Saturday, February 4, 2012

The One Trade Paperback Review

The One
King Hell Press
Softcover Trade Paperback
192 pages
$14.00 (1989)
$17.95 (2003)
ISBN 9780962486456

Contributors: Rick Veitch

Reprints: The One #1-6 (of 6)

Synopsis: The world has teetered on the brink of nuclear annihilation for decades and is deep in the throes of the Cold War.  Itchy Itch, the world's richest boy grown up into a loathsome billionaire crackpot, tips the balance of power and the nuclear silos empty on both sides.  It looks like the end, but a miraculous intervention stops mutual extinction - The One! 

A mysterious being (or metaphysical concept) with the goal of helping all of mankind ascend to the next level of evolution, The One lives among us, but has its own enemies.  First and foremost is The One's opposite number - The Other!  Representing all the evil and greed within the collective mind of humans, The Other wishes to drag humanity back into a primordial debauchery. 

Smoke 'em if you got 'em
Both the US and USSR have covert superhuman programs ready to put into action, but the two countries bungle it through gross misconduct of the power elite.  Now superhumans threaten to destroy society where nuclear weapons failed and everyone must choose a side.  Join The One to gain spiritual enlightenment or join The Other to get earthly pleasures.  The world is doomed!

Pros: Great commentary on the cold war era during the '80s (self-annihilation of the world), beautiful satire on superheroes as weapons of mass destruction (WMDs), Veitch's original covers are awesome (and thankfully in color for this edition), Ubermaus!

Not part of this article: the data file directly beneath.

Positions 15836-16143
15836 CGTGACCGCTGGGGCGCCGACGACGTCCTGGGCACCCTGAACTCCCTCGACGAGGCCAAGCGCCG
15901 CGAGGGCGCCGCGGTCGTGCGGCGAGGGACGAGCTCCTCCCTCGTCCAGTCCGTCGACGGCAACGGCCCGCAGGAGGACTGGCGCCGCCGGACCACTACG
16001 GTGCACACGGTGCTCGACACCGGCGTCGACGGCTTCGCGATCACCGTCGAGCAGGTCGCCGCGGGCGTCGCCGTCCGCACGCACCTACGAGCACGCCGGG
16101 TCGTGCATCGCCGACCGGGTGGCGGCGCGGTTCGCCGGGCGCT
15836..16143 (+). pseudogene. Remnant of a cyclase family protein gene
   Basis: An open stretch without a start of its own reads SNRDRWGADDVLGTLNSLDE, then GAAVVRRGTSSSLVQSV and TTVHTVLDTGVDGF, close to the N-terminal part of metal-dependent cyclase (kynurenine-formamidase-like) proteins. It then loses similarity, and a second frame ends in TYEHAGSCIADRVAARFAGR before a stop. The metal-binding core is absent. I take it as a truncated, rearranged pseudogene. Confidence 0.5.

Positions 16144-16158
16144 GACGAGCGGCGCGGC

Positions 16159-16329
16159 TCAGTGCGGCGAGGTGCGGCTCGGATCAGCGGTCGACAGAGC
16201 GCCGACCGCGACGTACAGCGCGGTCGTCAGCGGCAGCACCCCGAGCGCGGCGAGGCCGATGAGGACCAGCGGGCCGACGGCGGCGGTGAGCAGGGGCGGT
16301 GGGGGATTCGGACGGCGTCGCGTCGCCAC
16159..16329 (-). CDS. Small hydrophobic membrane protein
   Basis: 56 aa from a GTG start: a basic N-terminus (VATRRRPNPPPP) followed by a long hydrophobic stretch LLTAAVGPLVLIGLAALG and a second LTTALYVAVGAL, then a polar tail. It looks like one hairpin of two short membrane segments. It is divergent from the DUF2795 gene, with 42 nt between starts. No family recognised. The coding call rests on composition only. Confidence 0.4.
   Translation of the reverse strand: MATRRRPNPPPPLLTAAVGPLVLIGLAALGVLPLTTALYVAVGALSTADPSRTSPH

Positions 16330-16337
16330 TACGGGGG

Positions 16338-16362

Cons: Black and white collected edition - the original was in color and looked better, Puzz Fundles stories are totally lame

Mike Tells It Straight: Rick Veitch is a master storyteller and one of the "Revisionist Superhero Movement" pioneers.  The One is his powerful first entry into the pantheon of stories (which includes Watchmen, The Dark Knight Returns, Miracleman, Veitch's Bratpack) which brought the superhero into a modern light for adult sensibilities. 

Enjoy The One classic
The One is a fascinating look at the '80s when nuclear self-destruction was thoroughly embedded in the collective unconscious of the world yet culture was leaning toward opulent self-obsession.  I was drawn back to my early childhood when Coca-Cola, Nike, and Marlboro ruled the landscape.

This story is a must-read for fans of Veitch, Moore, Miller, Gaiman, and any of those other pioneers who looked at the pathetic state of corporate superheroes and thought things should be different.  I preferred the original color version, but the book is still a worthwhile read.  You consider yourself a mature reader - well, what are you waiting for then?

TO BUY and Recommendations: